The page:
Brett Anderson - Brett Anderson

Bill Cummings 09/04/2007

Rating: 2/5

You have to worry when even Brett Anderson's (former Suede/Tears front man) solo album press release quotes this rather earnest sounding sound bite: “Essentially I have taken a knife to myself and am showing the world my insides.” There's nothing wrong with autobiographical, personal song writing when it's executed well (Dylan, Neil Young, Scott Walker, etc.) but there's a certain kind of over worthy, self absorbed and badly executed category of “solo project” that this album sadly falls into, all too often.

Brett's new songwriting partner Fred Ball seems to have inexplicably reprised the stilted mid paced piano/guitar balladry of “A New Morning”: admittedly adding to that some impressive orchestral flourishes. But these songs lack the punch of mid period Richard Oaks Suede, and the splendid grandeur of his early work with Bernard Butler. Vocally Brett sounds tired: years of vices and touring have clearly taken their toll, he can no longer hit those swooping high notes, and often sings as if his voice box has been padlocked: chopping and cutting his phrasing down to squeeze into each verse.

The lyrics are mainly self parodying, it's a record full of “Brettisms”: urban glamour, and the customary doomed romanticism all show their face, since “Coming Up” Brett has mostly failed to bring depth or insight to this style, instead peddling obvious slogans, and clunky rhyming stanzas. When Suede's patchy Brit Pop comedown album “Head Music” was released, there was a joke doing the rounds about a fictitious “Brett Anderson lyric generator” where you could input certain well worn Suede phrases (Wind, Plastic People, Veins, and The Streets ect) and produce a full lyric, ironically you could imagine most of this album being a series of its results. “One Lazy Morning” starts promisingly enough with some gentle piano notes, before lapsing into a dreadful kind of new age nonsense, while the guitar figures of “Dust and the Rain” rustle in Suede's leftovers bin for ideas and comes up with some laughable metaphors for a relationship. (“I am the dust you are the rain/I am the needle you are the vein.”) While the waltzing anti consumerism: of “The more we possess/The Less We Own Of Ourselves” feels like a forced attempt, to make a wider point about society through a simple characterisation.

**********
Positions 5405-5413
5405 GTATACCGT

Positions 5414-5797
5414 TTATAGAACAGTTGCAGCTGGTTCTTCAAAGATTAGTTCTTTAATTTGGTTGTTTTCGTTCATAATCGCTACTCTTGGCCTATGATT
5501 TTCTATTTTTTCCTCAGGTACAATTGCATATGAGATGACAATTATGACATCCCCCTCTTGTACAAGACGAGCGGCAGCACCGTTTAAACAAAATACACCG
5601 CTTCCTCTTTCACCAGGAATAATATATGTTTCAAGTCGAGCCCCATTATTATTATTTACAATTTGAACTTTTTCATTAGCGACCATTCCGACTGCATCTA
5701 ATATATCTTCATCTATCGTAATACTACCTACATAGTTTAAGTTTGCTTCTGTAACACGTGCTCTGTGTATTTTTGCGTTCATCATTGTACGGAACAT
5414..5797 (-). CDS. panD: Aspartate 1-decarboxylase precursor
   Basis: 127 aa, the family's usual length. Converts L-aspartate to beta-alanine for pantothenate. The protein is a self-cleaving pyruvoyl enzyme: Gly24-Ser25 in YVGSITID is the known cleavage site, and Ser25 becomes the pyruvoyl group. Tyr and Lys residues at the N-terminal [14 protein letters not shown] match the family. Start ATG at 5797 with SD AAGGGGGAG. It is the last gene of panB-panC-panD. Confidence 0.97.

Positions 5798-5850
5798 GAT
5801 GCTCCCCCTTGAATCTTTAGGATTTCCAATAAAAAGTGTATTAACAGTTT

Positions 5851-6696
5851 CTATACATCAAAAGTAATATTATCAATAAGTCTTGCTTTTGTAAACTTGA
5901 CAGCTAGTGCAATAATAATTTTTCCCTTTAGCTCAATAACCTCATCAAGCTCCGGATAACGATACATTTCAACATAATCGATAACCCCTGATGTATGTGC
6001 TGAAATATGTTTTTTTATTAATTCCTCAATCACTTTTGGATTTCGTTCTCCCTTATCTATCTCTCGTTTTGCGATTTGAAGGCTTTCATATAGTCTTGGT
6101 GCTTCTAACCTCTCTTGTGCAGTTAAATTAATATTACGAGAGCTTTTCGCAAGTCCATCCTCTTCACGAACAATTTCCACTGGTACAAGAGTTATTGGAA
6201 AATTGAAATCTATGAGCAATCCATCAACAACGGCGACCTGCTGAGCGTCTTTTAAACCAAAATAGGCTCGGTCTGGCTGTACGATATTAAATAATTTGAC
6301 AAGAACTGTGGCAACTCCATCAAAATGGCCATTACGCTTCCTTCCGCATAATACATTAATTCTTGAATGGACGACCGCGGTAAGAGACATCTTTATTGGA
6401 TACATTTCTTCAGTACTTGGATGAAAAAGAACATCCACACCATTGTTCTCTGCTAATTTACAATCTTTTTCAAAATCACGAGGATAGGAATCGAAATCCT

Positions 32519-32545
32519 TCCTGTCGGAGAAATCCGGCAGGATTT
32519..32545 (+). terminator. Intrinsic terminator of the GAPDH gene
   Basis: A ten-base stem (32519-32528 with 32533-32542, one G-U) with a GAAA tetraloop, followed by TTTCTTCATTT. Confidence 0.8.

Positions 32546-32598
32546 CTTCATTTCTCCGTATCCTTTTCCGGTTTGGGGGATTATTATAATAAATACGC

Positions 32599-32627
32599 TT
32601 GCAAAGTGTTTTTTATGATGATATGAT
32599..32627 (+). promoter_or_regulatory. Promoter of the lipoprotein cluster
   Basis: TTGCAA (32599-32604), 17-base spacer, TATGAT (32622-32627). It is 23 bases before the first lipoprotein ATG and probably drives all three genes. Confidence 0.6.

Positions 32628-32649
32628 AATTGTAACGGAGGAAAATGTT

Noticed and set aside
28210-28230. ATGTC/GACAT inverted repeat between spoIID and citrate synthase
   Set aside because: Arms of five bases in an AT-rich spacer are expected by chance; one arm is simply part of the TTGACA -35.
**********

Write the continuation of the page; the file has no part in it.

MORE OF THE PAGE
Its not all bad though, there are three moments that make you think that Brett Anderson is still occasionally capable of something special. The duel power of the tumbling guitar reverb and Brett's freed up vocal on “Scorpio Rising” is haunting, while the sighing balladry of “A Song For My Father” deals gracefully with the death of his father. But it's opener “Love is Dead” that's the real standout, strutting rhythms are pierced by a grand violin line, above which rather clipped vocals, mediate upon the loneliness of his life, indeed there's one moment of real clarity here as the strings fade, Brett finally fully annunciates a phrase of real haunting beauty (“All the lies that you've given us/Blow like wind in my head”), an all too brief glimpse at what he is capable of.

Brett Anderson obviously appreciates honesty, so I'm going to be brutally so, his first solo album is mostly lacking, it lacks any progression artistically, lyrically is often clumsy, it lacks a real power vocally and lapses into a frightful kind of mature AOR sound, that's all too premature for a man seeking to make a name for himself solo. It so desperately wants to match up to the top pile of CDs marked “Brett's heroes”: Bowie, Morrissey, Nick Cave, Johnny Cash, but sadly it's at the bottom of the box along with the recent solo work of Richard Ashcroft. Which is a great shame indeed.